In the rural regions of Bangladesh, such as the hard-to-reach chars in the north of the country, women are seen as the guardians of seeds. Women play the primary role in the preservation of seeds from the time they are harvested and stored until they are planted in the following crop. This is crucial – if the seed is weak, the harvest in the following season will be poor. However, if the seed is well selected and preserved, it could even elevate a family or community out of poverty.
This was the case for Phulmoti, a Bangladeshi woman in her thirties living on the Kutchkali char in the district of Gaibandha. Since 2013, Phulmoti has taken part in several training programmes organised by Friendship to empower marginalized communities with sustainable and inclusive solutions. The training she received on Homestead Gardening was the one that has affected her life the most. The programme was conducted by an agriculture officer from the local government office of agriculture, and lasted four days.
Over the course of the workshop, attendees learned how to grow vegetables, such as pumpkins, beans, courgettes and ladyfingers, at a homestead level. Furthermore, they were also taught how to correctly select seeds as well as to preserve them appropriately.
In the isolated char areas, it is difficult for women to share practices and methods of improving the quality of their seeds. Moreover, the importance of the work women put into preserving seeds often goes unrecognised.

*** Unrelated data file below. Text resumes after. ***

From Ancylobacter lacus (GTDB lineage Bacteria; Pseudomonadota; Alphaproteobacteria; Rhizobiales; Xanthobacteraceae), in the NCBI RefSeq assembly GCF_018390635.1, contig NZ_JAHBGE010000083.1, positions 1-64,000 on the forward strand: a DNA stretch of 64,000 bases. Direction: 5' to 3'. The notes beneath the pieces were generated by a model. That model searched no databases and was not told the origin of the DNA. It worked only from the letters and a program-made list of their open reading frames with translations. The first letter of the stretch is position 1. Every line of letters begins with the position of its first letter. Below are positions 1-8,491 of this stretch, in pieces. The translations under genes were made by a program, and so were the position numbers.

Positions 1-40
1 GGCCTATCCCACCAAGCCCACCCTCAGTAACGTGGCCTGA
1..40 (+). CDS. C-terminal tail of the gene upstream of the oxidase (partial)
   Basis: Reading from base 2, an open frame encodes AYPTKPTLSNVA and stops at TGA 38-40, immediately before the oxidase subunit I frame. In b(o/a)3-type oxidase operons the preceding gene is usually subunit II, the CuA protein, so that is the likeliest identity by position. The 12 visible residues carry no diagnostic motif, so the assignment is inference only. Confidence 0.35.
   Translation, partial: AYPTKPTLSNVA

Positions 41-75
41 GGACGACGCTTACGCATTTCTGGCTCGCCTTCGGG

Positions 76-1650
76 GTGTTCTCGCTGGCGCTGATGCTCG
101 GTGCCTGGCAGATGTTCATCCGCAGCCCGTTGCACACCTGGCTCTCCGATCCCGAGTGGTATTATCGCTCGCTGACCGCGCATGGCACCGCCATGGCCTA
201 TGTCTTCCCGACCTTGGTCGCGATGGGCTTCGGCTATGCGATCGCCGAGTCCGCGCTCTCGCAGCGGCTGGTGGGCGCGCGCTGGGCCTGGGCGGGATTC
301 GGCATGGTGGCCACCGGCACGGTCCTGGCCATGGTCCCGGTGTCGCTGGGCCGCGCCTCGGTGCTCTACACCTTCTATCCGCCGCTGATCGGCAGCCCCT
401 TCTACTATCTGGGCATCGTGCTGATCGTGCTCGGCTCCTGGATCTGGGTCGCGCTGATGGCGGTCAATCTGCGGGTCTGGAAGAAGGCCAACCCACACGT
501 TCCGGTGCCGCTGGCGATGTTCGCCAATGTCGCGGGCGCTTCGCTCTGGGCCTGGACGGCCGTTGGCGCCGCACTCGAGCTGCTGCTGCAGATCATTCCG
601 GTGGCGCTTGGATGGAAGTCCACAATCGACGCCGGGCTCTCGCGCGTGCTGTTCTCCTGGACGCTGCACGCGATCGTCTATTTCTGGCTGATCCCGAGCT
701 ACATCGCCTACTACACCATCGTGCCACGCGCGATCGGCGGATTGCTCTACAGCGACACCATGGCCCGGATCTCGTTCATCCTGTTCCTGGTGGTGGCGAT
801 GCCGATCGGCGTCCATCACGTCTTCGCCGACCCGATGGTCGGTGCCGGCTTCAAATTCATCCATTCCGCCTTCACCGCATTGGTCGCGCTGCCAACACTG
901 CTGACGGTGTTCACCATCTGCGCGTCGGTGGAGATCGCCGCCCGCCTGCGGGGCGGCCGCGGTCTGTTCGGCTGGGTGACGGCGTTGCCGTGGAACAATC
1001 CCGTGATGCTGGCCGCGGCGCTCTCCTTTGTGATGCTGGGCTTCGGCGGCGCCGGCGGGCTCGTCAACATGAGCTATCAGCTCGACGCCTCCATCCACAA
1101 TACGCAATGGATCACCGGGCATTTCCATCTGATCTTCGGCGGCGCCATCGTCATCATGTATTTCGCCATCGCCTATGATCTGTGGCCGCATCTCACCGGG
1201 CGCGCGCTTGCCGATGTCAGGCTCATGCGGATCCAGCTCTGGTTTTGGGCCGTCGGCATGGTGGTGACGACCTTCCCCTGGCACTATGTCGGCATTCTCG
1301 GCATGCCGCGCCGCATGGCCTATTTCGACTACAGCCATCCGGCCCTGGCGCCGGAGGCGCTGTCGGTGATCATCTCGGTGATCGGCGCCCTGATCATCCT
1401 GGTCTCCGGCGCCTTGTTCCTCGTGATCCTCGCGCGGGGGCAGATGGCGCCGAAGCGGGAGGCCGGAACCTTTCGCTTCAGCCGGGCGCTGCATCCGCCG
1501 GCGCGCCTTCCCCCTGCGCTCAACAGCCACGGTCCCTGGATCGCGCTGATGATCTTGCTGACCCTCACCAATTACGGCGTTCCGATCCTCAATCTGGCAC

As a result, many of the women of the chars were learning these techniques for the first time. Unable to tell the difference between healthy and weak seeds, they previously chose them randomly. They also followed traditional methods of preserving seeds, keeping them in paper or plastic bags, which allow seeds to deteriorate due to exposure to air.
Since the training, however, besides using the methods of preservation and selection taught in the training programme, Phulmoti has also devised ways to organize her batches. She now keeps her seeds in airtight, transparent plastic bottles that have labels corresponding to the seeds they hold. Phulmoti is getting more seeds of better quality since adopting these practices. Consequently, she can also grow better quality vegetables.
Phulmoti’s life has considerably improved. She is now able to provide for her husband, her three children and even for her neighbours. With more vegetables to sell, Phulmoti’s monthly income has significantly increased which has allowed her to invest in more livestock.
It took Phulmoti quite some courage just to present her methods of seed preservation at a local Seed Fair. To her surprise, the judges at the fair were so impressed by her techniques, that they rewarded her for her innovative methods. Her techniques of seed preservation are now recognised all over the char of Kutchkali.